George IV (1762-1830), the king of Great Britain and Ireland from 1820 to 1830, was one of the most detested British monarchs. He was also a man of exquisite taste who profoundly influenced the culture of his age.
Regency England, roughly the first 3 decades of the 19th century, takes its name from George's title of prince regent, which he held from 1811 to 1820. It was a period of great elegance in art, architecture, and the style of aristocratic life, and also one of unrestrained indulgence and moral laxity. The prince regent set the example in both respects.
The future George IV was born on Aug. 12, 1762. His father, George III, an extremely moral and pious man, loved his eldest child as a son, but hated him as his heir. For both reasons the young prince was kept under a very tight rein and carefully insulated from the outside world. In 1783, when the prince came of age, he violently reacted against these restraints and entered society with a great splash. George was tall and handsome, with a tendency toward portliness, which in maturity was to become gross obesity. He entered into the pleasures of life with gusto, and Mrs. Fitzherbert soon emerged as the first of a succession of mistresses. He began to indulge his passion for building, and the Royal Pavilion at Brighton was begun in 1784. By 1787 the prince was already hundreds of thousands of pounds in debt and had to be bailed out by Parliament, the first of many such occasions.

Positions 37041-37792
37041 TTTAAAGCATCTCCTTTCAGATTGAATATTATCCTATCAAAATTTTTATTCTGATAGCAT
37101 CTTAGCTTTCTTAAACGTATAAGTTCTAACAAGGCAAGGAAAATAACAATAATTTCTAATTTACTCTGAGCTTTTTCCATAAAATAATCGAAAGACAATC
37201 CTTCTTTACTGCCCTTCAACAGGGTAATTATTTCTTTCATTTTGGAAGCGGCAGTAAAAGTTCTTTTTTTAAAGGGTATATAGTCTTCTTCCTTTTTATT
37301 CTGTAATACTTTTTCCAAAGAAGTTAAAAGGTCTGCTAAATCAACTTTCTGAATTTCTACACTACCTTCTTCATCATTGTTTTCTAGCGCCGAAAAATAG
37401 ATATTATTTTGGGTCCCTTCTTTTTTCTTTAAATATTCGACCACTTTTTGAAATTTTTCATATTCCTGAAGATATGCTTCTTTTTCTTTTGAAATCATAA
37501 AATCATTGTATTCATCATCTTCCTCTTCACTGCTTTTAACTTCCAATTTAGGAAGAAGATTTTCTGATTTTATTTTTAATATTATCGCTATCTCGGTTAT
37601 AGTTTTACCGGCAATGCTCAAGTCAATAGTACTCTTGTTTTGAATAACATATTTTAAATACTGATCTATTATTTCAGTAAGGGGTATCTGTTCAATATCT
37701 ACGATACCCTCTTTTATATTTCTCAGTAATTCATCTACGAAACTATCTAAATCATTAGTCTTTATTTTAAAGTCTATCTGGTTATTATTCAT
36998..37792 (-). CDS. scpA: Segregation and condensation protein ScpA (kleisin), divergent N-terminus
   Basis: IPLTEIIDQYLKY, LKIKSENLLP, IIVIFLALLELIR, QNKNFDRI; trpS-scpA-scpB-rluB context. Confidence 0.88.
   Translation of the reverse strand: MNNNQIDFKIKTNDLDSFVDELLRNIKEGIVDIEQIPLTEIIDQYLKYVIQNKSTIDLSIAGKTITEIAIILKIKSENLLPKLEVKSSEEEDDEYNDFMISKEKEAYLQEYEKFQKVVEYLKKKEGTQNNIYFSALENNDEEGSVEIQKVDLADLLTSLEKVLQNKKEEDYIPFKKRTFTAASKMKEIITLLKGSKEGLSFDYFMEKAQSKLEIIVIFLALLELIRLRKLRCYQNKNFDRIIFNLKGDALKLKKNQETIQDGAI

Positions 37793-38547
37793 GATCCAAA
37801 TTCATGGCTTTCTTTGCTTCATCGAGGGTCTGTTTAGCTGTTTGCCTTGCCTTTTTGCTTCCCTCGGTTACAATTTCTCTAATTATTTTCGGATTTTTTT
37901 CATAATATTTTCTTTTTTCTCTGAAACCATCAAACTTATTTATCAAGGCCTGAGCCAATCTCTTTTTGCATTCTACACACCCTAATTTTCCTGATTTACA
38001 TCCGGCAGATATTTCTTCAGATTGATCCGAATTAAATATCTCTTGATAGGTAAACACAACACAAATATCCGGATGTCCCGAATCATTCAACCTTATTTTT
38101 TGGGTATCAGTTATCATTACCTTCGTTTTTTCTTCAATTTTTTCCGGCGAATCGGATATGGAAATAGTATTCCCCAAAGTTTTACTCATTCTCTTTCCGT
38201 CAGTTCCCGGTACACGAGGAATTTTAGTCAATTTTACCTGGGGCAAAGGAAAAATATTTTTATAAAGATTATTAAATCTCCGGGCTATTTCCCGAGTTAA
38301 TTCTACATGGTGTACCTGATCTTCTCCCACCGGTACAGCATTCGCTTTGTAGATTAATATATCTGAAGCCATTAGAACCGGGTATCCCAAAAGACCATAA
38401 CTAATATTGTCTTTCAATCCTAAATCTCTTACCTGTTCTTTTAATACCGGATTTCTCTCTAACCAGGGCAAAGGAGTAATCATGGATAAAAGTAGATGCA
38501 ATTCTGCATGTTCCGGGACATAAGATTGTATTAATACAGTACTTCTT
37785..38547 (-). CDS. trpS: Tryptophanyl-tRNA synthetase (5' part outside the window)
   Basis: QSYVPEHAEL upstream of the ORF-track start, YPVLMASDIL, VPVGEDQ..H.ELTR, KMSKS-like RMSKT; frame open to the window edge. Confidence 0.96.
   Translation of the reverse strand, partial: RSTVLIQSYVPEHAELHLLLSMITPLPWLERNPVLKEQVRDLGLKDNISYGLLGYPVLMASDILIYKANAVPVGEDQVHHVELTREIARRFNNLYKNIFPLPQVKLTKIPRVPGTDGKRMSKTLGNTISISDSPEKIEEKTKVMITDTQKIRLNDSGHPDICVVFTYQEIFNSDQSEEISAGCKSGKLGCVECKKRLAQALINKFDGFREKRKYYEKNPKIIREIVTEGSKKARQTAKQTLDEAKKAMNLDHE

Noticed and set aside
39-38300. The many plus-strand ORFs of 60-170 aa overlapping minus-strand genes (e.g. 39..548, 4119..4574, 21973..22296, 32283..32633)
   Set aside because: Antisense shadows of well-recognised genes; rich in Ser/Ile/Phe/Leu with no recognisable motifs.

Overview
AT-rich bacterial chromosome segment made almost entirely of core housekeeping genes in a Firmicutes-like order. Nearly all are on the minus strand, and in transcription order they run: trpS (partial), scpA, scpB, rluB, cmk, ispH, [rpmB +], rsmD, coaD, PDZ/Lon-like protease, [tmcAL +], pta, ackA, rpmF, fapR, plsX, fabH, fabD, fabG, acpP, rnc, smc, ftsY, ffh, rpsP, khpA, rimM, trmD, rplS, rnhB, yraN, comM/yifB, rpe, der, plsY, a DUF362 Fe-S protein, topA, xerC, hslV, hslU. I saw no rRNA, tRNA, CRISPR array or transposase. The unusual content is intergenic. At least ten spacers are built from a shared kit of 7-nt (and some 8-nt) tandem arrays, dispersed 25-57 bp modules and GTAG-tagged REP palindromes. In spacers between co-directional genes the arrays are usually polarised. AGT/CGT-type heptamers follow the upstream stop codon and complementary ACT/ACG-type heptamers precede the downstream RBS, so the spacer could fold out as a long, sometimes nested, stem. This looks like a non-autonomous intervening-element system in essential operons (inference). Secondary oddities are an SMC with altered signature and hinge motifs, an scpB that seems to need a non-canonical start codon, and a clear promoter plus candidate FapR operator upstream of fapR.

The prince's escapades strained relations with his father, and political differences increased the tension between them. The prince became the intimate friend of George III's bitterest political enemies, the Whigs, led by Charles James Fox. Fox was a man of immense personal charm, and Whig society was the most glittering group of the day. The Whigs fought the prince's battles for money in Parliament; he entered fully into their political schemes. Together they waited in 1788 in ill-disguised anticipation that the King's insanity would prove permanent and that the prince would become regent.